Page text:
So I then fed the audio from the Marantz into a Edirol digital recorder. Now I was getting enough audio for the headphones plus could make a recording of the audio.
At last I was receiving some signals. To boost the audio some more I removed the resistor from the circuit.
I found out the I could only tune from about 530 to 1350. I probably needed to clip the lead on one of the loop turns, but I really wanted to see how it would do at night. I spent several hours and was just totally amazed at how well it performed and how good the audio was. The hardest part was when there were very strong signals on the adjacent frequency. What I found really interesting was that it was not linear in its tuning. At the low end of the band the stations were more spread out than at the higher end. This made tuning fairy easy at the low end and very touchy at the high end. I was able to hear a couple of Chicago stations along with Atlanta and St. Louis.
Here’s photo of it in action:
I have created an audio file of the station ID’s heard with the diode/loop radio. The audio file is on the Internet Archive at:
I had a lot of fun in the contest and especially enjoyed trying something really different with the diode/loop radio. Now I have a whole year to try to think up something really creative for next year’s contest.
Absolutely brilliant, Bill! I’m so happy to see that your ham fest homebrew loop has served you so very well in a contest. I love how you pulled audio from your homebrew, make-shift diode radio as well–using your audio gear in a chain for amplification obviously worked very well.
Many thanks to SWLing Post contributor, Bill Hemphill (WD9EQD), who shares the following guest post:
Benefits to Social Distancing
I have discovered that there is a positive side effect of social distancing. With so many organizations using Zoom and other video methods for their meeting, the volume of great videos to watch has drastically increased, with most of it residing on YouTube. Also everyone is sharing video links that they have found with other.
For example, the New Jersey Antique Radio Club (NJARC) has, for some time, posted their monthly meetings on their YouTube channel. They have very enjoyable presentations. Last night was their virtual monthly meeting for June and they had a great talk by Prof. Joe Jesson on “What You Did Not Know About the RCA AR88.”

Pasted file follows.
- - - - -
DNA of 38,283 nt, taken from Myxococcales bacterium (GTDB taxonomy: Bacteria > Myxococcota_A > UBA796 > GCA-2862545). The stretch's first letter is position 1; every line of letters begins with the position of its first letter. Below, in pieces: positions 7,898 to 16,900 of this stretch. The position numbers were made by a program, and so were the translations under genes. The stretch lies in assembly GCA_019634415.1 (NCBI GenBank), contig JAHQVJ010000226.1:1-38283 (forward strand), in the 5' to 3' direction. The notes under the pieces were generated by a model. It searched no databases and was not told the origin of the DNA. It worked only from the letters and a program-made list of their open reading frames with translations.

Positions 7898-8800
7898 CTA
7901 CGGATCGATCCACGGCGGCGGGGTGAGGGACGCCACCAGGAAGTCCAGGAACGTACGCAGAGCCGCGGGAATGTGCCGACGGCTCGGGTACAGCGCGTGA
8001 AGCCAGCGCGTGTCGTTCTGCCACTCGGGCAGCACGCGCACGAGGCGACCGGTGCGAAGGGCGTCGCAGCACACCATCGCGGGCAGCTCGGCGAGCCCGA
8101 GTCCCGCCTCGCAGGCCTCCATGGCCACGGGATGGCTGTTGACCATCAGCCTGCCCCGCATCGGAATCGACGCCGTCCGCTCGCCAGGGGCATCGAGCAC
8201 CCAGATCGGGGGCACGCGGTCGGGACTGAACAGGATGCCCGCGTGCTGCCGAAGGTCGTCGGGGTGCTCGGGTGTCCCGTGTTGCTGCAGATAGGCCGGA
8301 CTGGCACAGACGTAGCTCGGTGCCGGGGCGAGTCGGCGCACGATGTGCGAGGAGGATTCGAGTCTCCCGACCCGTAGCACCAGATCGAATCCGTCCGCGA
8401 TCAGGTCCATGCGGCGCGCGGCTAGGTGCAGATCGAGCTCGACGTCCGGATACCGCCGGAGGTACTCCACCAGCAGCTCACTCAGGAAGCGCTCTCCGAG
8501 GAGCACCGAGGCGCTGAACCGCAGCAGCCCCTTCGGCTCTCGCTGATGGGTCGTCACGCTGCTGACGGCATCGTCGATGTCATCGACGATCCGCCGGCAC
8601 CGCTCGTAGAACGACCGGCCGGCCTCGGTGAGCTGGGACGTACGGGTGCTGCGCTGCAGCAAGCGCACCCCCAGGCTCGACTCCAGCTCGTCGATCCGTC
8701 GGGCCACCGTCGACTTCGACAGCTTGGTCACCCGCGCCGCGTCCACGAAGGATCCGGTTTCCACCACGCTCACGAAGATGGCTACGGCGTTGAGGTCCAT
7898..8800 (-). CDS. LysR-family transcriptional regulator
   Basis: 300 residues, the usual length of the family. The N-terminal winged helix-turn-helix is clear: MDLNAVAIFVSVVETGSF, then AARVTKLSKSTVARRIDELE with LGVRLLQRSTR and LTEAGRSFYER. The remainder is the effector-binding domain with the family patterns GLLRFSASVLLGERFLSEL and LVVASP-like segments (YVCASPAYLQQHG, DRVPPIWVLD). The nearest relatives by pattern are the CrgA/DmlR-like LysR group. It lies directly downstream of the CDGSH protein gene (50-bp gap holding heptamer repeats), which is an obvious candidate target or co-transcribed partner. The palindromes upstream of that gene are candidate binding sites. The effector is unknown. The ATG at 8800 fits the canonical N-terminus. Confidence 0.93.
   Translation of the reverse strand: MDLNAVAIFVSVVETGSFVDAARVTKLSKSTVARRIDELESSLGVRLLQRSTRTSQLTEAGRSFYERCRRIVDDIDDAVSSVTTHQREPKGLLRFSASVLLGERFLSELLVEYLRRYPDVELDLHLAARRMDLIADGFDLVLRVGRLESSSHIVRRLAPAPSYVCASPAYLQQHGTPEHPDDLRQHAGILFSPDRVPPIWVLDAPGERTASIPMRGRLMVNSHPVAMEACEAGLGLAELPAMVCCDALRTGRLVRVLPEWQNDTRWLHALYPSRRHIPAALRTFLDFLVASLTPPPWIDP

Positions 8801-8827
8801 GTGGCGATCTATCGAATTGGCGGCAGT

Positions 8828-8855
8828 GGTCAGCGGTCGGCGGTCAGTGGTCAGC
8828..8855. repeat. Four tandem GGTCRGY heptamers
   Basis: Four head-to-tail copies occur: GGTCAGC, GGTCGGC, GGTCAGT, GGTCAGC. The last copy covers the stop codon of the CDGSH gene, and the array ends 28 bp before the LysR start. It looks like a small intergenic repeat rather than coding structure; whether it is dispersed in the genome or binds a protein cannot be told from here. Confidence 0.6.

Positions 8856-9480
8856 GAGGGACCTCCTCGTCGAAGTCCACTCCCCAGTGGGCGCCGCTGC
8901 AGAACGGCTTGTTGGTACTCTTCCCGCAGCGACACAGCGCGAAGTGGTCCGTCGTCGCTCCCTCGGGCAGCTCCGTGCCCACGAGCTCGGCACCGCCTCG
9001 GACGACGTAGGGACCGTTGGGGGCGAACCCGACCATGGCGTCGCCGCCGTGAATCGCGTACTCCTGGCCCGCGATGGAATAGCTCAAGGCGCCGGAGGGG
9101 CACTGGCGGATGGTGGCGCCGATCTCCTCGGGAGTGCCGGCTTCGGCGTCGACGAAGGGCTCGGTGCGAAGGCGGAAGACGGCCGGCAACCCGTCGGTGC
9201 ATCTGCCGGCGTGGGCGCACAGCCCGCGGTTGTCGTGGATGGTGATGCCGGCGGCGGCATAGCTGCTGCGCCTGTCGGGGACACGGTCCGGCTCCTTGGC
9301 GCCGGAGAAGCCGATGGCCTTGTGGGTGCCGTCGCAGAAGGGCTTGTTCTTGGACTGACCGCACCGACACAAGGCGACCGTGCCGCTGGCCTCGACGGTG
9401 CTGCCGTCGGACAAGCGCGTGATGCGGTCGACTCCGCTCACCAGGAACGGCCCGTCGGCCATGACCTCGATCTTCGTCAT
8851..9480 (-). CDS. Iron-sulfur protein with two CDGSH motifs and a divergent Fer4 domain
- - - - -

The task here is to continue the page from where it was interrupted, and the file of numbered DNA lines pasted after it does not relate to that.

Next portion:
I am a fairly new member to NJARC and must recommend them to others. They are a very active group and are currently having Zoom conferences weekly between the members. They also host the RADIO TECHNOLOGY MUSEUM at the InfoAge Technology Center.
Last week, I received an email from Mark Erdle (AE2EA) referring to some videos by the Antique Wireless Museum which is hosted by the Antique Wireless Association (AWA). From his email:
The Radios (and Filming) of “Across the Pacific” presented by AWA member Brian Harrison. Brian served as the radio consultant for the 3-hour PBS documentary “Across the Pacific”, which tells the story of the early days of Pan American Airways and of Hugo C. Leuteritz, a RCA radio engineer who helped make Pan Am’s expansion across the oceans possible with radio communication and navigation systems. Brian explains how he worked to insure that this documentary portrayed the pioneering work of Hugo Leuteritz as accurately as possible. Much of the early radio equipment that Pan American used was custom made for Pan Am, and is quite rare today, but Brian hunted it down.
In addition to Brian’s video, you can also see Tom Perera’s updated presentation of “Phil Weingarten’s Fabulous Fakes” which was originally presented at the 2007 AWA conference:
Usually, I am not a fan of digital magazines. They either are in special formats requiring special programs or even special versions of Acrobat. Like you, I was happy to see that it is in standard PDF format.